El "Dia de San Juan" Festival Scholarship Fundraiser - Article written by: Edward Perez
The Western Regional Puerto Rican Council’s (WRPRC) annual “Día de San Juan” is one of the most highly anticipated events of the summer festival season. Like the huge San José Jazz Festival, “El Día de San Juan” is a major cultural event in Silicon Valley. While not nearly as expansive as the jazz festival “El Día de San Juan” does elicit an expectation, an excitement, and a ‘buzz’ among its supporters unmatched by its much larger brethren. As the days lengthen and the temperatures rise, families and supporters proudly mark the day on their calendars to ensure nothing will conflict with that singular Saturday in June or July when, as one, we will gather under la bonita bandera de la Isla del Encanto—Puerto Rico—to sing, dance, eat, play, and rejoice. It’s our day to celebrate who we are and where we come from. “Somos Puertorriqueños… hasta la muerte.”
This year “El Día de San Juan” had, once again, moved to a different location—History Park in San José. Since its inception, in 1958, “El Día de San Juan” has bounced from venue to venue as circumstances dictated. Most recently, Shoreline Amphitheater in Mountain View was called home, prior to that there was a stint of several years at the San José Fairgrounds. While there, the festival wavered between the lesser, grassy side arenas and the paved main arena. Before that the festivities were at Cunningham Park in east San José. The first Día de San Juan was celebrated in San Francisco in 1958.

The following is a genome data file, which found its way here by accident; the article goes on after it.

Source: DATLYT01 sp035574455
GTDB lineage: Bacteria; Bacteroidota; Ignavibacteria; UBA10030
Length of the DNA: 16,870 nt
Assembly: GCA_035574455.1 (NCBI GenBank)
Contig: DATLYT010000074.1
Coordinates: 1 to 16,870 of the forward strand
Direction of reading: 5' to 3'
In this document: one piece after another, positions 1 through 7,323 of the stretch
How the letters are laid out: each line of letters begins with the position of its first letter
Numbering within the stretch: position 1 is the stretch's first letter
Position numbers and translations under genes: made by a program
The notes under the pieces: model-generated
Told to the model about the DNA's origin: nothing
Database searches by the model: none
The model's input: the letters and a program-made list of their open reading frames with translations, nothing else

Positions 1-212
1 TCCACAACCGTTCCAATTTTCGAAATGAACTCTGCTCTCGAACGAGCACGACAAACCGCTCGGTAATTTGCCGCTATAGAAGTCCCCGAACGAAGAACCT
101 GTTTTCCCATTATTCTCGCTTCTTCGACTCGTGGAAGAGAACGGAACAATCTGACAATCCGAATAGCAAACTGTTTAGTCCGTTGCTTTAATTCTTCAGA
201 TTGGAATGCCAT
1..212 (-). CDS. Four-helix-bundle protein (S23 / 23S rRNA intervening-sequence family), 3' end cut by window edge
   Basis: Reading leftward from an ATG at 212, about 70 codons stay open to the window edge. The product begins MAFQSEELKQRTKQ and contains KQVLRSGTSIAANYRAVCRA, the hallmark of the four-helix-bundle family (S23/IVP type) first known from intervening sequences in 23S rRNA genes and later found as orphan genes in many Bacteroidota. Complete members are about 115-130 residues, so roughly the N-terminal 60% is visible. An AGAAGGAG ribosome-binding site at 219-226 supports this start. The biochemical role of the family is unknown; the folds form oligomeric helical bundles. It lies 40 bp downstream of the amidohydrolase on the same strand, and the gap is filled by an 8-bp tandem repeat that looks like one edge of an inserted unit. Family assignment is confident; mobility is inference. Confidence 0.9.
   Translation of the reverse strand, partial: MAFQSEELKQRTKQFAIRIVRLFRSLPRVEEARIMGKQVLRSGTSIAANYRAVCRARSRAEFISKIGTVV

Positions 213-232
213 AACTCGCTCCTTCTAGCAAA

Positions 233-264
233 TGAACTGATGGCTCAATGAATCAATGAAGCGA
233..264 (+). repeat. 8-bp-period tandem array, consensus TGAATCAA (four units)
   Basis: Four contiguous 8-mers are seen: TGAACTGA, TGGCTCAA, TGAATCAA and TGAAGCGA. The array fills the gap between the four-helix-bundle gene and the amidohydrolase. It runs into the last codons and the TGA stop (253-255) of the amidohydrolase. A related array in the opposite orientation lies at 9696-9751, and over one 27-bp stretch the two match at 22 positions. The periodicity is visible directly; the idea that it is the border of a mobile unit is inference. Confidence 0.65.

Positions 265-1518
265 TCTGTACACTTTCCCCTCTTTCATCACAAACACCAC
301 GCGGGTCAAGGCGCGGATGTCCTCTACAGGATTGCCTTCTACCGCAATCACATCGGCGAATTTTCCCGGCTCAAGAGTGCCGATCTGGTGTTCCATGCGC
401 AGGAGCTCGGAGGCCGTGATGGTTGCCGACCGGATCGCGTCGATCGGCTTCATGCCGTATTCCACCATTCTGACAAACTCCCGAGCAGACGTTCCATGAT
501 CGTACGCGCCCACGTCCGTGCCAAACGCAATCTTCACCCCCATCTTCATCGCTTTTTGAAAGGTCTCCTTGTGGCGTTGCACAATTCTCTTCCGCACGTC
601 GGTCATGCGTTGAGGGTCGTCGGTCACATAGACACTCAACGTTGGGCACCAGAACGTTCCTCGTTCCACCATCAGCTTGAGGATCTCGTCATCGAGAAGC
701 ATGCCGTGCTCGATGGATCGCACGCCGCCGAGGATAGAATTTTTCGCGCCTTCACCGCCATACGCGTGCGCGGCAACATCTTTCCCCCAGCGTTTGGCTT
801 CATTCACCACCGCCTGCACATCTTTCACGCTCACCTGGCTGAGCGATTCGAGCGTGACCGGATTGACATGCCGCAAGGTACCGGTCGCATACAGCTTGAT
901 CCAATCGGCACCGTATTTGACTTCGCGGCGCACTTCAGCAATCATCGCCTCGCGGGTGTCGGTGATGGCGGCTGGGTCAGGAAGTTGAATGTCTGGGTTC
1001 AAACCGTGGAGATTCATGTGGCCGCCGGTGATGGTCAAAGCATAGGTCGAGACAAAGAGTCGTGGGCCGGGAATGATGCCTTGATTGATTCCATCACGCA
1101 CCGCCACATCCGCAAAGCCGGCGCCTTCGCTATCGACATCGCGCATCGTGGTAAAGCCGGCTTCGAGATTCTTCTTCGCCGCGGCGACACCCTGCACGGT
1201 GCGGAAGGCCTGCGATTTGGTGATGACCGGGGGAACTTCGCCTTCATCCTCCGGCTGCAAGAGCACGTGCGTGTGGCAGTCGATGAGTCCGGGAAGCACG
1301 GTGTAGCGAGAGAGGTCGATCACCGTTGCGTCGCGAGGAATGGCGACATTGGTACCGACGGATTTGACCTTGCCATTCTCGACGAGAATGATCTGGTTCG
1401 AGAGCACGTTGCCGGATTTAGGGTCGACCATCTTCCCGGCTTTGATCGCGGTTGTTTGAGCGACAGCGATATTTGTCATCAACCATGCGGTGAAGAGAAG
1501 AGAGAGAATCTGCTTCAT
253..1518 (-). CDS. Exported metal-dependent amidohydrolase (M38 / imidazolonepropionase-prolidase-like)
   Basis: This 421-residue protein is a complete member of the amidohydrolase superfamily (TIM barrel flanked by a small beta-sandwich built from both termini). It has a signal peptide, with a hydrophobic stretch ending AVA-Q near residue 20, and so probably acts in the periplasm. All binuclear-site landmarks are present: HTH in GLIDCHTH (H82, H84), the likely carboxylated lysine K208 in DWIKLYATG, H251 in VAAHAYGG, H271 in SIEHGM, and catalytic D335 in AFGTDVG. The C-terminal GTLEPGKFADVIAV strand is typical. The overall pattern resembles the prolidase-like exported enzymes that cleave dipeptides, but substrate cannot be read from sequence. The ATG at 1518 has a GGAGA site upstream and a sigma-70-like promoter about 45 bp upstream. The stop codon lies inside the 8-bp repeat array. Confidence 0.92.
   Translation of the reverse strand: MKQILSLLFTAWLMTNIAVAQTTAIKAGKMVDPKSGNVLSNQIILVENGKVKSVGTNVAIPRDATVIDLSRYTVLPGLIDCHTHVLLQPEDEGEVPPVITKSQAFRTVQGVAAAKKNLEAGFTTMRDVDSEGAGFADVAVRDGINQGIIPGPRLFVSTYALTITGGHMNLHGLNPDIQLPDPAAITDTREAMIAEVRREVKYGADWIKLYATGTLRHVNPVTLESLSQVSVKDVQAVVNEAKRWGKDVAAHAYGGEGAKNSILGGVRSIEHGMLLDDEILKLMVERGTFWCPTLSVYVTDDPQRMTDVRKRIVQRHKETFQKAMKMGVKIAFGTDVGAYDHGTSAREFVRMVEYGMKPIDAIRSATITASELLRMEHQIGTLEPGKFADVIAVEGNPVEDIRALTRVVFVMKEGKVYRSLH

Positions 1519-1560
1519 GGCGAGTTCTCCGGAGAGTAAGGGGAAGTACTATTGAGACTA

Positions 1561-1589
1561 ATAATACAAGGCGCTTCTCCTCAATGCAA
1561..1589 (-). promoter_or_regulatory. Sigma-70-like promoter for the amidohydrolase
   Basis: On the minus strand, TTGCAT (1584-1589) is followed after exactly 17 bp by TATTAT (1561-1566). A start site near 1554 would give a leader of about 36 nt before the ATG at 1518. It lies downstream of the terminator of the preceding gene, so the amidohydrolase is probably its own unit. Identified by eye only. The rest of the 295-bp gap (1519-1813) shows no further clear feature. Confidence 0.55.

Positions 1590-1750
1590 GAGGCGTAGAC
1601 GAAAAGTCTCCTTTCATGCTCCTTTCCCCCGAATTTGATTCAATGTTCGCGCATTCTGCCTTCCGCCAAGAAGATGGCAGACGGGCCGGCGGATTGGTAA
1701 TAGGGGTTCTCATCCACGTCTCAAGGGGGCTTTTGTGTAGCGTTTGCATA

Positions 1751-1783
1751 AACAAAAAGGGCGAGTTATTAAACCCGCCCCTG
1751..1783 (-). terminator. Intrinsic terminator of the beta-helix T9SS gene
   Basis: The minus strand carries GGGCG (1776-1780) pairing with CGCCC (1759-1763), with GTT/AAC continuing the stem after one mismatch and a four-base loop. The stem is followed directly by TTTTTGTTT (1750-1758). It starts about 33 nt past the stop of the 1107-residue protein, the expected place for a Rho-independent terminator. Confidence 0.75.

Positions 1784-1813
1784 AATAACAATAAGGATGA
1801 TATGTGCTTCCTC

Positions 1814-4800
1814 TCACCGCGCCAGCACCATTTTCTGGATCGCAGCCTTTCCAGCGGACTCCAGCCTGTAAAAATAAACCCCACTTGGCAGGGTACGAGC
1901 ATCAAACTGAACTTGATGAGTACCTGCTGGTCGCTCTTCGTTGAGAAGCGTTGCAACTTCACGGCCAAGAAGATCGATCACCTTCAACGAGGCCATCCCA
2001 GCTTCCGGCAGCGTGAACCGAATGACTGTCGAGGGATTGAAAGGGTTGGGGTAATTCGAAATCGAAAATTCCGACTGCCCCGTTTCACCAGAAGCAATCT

One would expect the lack of a stable venue to hurt attendance or diminish continuity but as far as I can see, it has not. Nothing has allayed the enthusiasm, the pride, or the sheer joy expressed by the Puerto Rican people on this—their day. Each year the festival has grown in strength, execution, determination, complexity, and prominence—despite its wandering nature. This is a tribute to the efforts of the WRPRC and to the unfettered spirit of a community more than willing to donate its time and effort to keep “El Día de San Juan” on the calendar. The network is set. The communication is in place. The WRPRC, working year round with an army of dedicated, selfless volunteers, refuses to be denied. This is their day and nothing will get in its way.
“El Día de San Juan” is a joyous celebration of music, dance, food, culture, language, ownership, history, hopefulness, and agency. “El Día de San Juan” is the Fourth of July, it’s Cinco de Mayo, it’s Saint Patrick’s Day, it’s Bastille Day, it’s our day. It’s a day to be with friends, family, and loved ones. It’s a day to eat, to drink, to dance, to remember and to create new memories. It’s a time to debate and a time play dominoes. It’s time to sip a little too much rum and to eat a little too much food. It’s a time to doze and flirt. It’s a time to joke and to laugh, to see old friends and probably make new ones. It’s a celebration of life, an expression of joy, and a tribute to San Juan, the patron saint and namesake of the capital of Borinquen. It’s a day to come together and share all that it means to be “Boricua!”
July 18th 2009 was a blistering hot day and the sun was riding high in the sky as we approached the main entrance. Perhaps the near triple digit temperatures were apropos for such a tropical celebration. It was hot but that did not appear to dissuade attendance in the least. The parking lots were full but the cars continued to arrive full of anticipatory faces.